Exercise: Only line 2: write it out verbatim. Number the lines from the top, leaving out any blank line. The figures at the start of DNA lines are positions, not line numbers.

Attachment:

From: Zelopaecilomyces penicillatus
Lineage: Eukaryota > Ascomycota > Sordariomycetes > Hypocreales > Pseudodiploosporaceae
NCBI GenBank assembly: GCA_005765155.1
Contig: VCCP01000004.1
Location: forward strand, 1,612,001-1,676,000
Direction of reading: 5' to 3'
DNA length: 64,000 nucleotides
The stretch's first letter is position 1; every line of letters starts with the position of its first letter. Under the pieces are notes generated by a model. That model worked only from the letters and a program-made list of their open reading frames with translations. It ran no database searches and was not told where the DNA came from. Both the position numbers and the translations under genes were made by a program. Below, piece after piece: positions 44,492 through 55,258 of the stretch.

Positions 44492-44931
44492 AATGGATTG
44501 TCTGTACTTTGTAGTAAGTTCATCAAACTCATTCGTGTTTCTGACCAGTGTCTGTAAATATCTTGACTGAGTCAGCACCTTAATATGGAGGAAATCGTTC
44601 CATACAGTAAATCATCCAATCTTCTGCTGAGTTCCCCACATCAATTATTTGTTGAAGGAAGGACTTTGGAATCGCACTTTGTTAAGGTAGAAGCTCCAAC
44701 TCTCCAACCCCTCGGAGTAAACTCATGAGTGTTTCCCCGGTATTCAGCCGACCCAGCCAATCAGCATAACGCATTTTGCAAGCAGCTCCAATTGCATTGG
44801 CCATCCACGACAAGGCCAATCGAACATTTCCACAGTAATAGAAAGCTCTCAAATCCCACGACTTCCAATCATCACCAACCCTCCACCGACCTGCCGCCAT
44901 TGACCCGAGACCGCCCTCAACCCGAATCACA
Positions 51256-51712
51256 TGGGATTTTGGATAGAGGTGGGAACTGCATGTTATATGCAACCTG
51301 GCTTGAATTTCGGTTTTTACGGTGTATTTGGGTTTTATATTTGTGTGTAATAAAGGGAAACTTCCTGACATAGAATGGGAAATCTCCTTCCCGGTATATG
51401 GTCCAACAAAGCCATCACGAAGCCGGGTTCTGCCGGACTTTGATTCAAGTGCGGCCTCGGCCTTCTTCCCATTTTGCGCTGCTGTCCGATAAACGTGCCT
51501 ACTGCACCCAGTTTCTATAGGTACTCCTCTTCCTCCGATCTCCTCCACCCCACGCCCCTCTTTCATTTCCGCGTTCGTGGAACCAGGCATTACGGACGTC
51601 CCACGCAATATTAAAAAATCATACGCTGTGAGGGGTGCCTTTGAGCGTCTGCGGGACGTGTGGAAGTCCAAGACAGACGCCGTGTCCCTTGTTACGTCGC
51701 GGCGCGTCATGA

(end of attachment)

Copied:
Lineage: Eukaryota > Ascomycota > Sordariomycetes > Hypocreales > Pseudodiploosporaceae